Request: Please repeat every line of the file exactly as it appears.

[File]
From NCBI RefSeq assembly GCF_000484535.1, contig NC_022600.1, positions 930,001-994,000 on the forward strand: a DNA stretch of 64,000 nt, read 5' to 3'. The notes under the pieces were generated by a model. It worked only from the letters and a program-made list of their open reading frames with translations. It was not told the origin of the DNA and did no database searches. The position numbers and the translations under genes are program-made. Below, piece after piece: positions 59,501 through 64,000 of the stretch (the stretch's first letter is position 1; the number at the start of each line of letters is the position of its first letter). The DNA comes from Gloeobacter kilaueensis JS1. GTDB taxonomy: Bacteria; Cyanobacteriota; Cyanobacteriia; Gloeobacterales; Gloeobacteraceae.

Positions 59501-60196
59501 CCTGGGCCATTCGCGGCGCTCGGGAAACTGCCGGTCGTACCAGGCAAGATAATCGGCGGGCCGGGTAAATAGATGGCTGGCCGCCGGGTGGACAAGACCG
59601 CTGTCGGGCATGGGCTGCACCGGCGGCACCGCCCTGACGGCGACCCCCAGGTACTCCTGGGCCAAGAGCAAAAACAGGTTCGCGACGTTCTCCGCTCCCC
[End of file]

From NCBI RefSeq assembly GCF_000484535.1, contig NC_022600.1, positions 930,001-994,000 on the forward strand: a DNA stretch of 64,000 nt, read 5' to 3'. The notes under the pieces were generated by a model. It worked only from the letters and a program-made list of their open reading frames with translations. It was not told the origin of the DNA and did no database searches. The position numbers and the translations under genes are program-made. Below, piece after piece: positions 59,501 through 64,000 of the stretch (the stretch's first letter is position 1; the number at the start of each line of letters is the position of its first letter). The DNA comes from Gloeobacter kilaueensis JS1. GTDB taxonomy: Bacteria; Cyanobacteriota; Cyanobacteriia; Gloeobacterales; Gloeobacteraceae.

Positions 59501-60196
59501 CCTGGGCCATTCGCGGCGCTCGGGAAACTGCCGGTCGTACCAGGCAAGATAATCGGCGGGCCGGGTAAATAGATGGCTGGCCGCCGGGTGGACAAGACCG
59601 CTGTCGGGCATGGGCTGCACCGGCGGCACCGCCCTGACGGCGACCCCCAGGTACTCCTGGGCCAAGAGCAAAAACAGGTTCGCGACGTTCTCCGCTCCCC